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Reviewed by:
  • Watching Weimar Dance by Kate Elswit
  • Mary Anne Santos Newhall (bio)
Watching Weimar Dance. By Kate Elswit. New York: Oxford University Press, 2014; 288 pp.; illustrations. $105.00 cloth, $36.95 paper, e-book available.

In Watching Weimar Dance, Kate Elswit deploys a contemporary methodology for considering the turbulent era between 1919 and 1933. She defines dance broadly from the cabaret to the concert stage, examining works by Weimar period mainstays including Anita Berber, Valeska Gert, Oskar Schlemmer, Mary Wigman, Kurt Jooss, Bertolt Brecht, and the touring British Tiller Girls.1

Elswit uses accounts by the viewers of those danced moments to provide a glimpse into what theatregoers were uniquely drawn to during the Weimar years; she prefers the term "commentator" to viewer or spectator, acknowledging agency on the part of those who produced these accounts. She proposes that the act of watching allowed these spectators to work through broader cultural, social, and political issues of the time. Thus, she weds theories of spectatorship with what she terms "archives of watching" (x). Elswit embraces the instability of performance and the mutable reaction to performance as a compelling methodology for cultural historiography. Her source material is expansive, ranging [End Page 175] from contemporary theoretical essays, through secondary writings, to previously unexamined primary sources: newspaper reviews, cartoons, interviews, letters, film clips, scrapbooks, and promotional materials. Of these she asks, "How can we work with such archival objects in order to understand the embodied experiences of thinking-in-watching that produced them?" (xxi). What emerges is a multiplicity of voices that express widely varying experiences. Through her selections, Elswit builds a community of spectators that appears at times homogenous while at other times presents a cacophony of responses to these works. The organization of the book is equally multifocused, with choreographers and choreographies appearing and reappearing across chapters and decades, building evidence of how these performances were perceived.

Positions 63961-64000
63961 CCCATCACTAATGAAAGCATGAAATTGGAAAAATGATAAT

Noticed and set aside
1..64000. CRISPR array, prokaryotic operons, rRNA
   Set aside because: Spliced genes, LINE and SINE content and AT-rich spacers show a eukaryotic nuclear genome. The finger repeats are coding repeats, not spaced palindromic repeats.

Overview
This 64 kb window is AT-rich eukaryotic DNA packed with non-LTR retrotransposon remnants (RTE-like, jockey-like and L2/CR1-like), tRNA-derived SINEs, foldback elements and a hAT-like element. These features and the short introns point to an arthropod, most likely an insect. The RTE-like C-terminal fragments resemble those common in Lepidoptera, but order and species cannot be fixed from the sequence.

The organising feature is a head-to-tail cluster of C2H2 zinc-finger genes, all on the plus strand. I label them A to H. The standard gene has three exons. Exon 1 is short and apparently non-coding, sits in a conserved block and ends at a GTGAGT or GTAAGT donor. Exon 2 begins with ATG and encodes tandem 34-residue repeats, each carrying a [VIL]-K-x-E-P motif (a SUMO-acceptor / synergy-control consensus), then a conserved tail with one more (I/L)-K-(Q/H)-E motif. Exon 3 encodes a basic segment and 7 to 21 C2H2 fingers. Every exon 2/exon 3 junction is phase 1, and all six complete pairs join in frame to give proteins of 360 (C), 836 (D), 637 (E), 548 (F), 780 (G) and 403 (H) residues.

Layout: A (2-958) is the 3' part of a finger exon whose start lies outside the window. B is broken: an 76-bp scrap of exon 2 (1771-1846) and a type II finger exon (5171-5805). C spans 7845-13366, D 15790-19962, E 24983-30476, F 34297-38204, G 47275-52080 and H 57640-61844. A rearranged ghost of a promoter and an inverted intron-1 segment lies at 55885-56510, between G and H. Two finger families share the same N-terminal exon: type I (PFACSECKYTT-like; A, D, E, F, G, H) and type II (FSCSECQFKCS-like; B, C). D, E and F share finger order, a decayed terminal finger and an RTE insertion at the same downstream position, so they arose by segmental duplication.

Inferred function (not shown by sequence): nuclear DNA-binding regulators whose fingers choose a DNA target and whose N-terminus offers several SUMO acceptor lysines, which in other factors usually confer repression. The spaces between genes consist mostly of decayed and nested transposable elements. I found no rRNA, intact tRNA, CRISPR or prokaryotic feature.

Through the first three chapters, Elswit identifies a trio of themes: choreographing death, the functioning of human-machine hybrids, and the new visibility of the female (in the flesh and imagined) in an ascendant consumer culture. Her overarching principle is that "much of what was reported could not have actually happened onstage" (xxiii). What is revealed is a triadic performance of its own that collides choreographic intention, audience perception, and what really did occur.

The first chapter introduces Jooss's The Green Table (1932), Gert's Death (1922) and Berber's Cocaine (1922). While each is representative of the preoccupation with death in many forms after World War I, each artist approached the idea uniquely. The tacit contract between dancer/choreographer and audience made possible a perception of death that was paradoxically immediate and repeatable, personal and abstracted. By the final chapter Elswit has laid a foundation for a most valuable discussion of the return of The Green Table to the (then West-) German concert stage in 1951. The resultant issues—including but not limited to intellectual property, memory, and identity—come into sharp relief as part of the ongoing discussion about the enterprise of the re-construction, re-creation, and transmission of such iconic work.

There is much to admire in the density of ideas in this book. As a prescriptive text for the writing of dance historiography, the enterprise of placing commentators at the center of the work is its strength and arguably at times a weakness. Elswit makes clear her intention to expose the "singularity of individual encounters" while building "a heterogeneous model of spectatorship" in "various shades of expert spectatorship" to create a larger community (xxii). But how are we to discern such shading without knowing who these commentators really were? These events happened in discrete sociopolitical and economic climates at a time when German dance was contested territory and the nascent American dance was finding its identity. The limits of this model become particularly apparent in Elswit's fourth chapter where she examines the much-discussed 1930 production of Totenmal and Wigman's subsequent American tour. What is missing in this writing as in most discussions of Neue Tanz is a comprehension of the physical technique based upon Spannung und Entspannung (tension and release) and how that technique...

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Additional Information

ISSN
1531-4715
Print ISSN
1054-2043
Pages
pp. 175-177
Launched on MUSE
2017-06-08
Open Access
No
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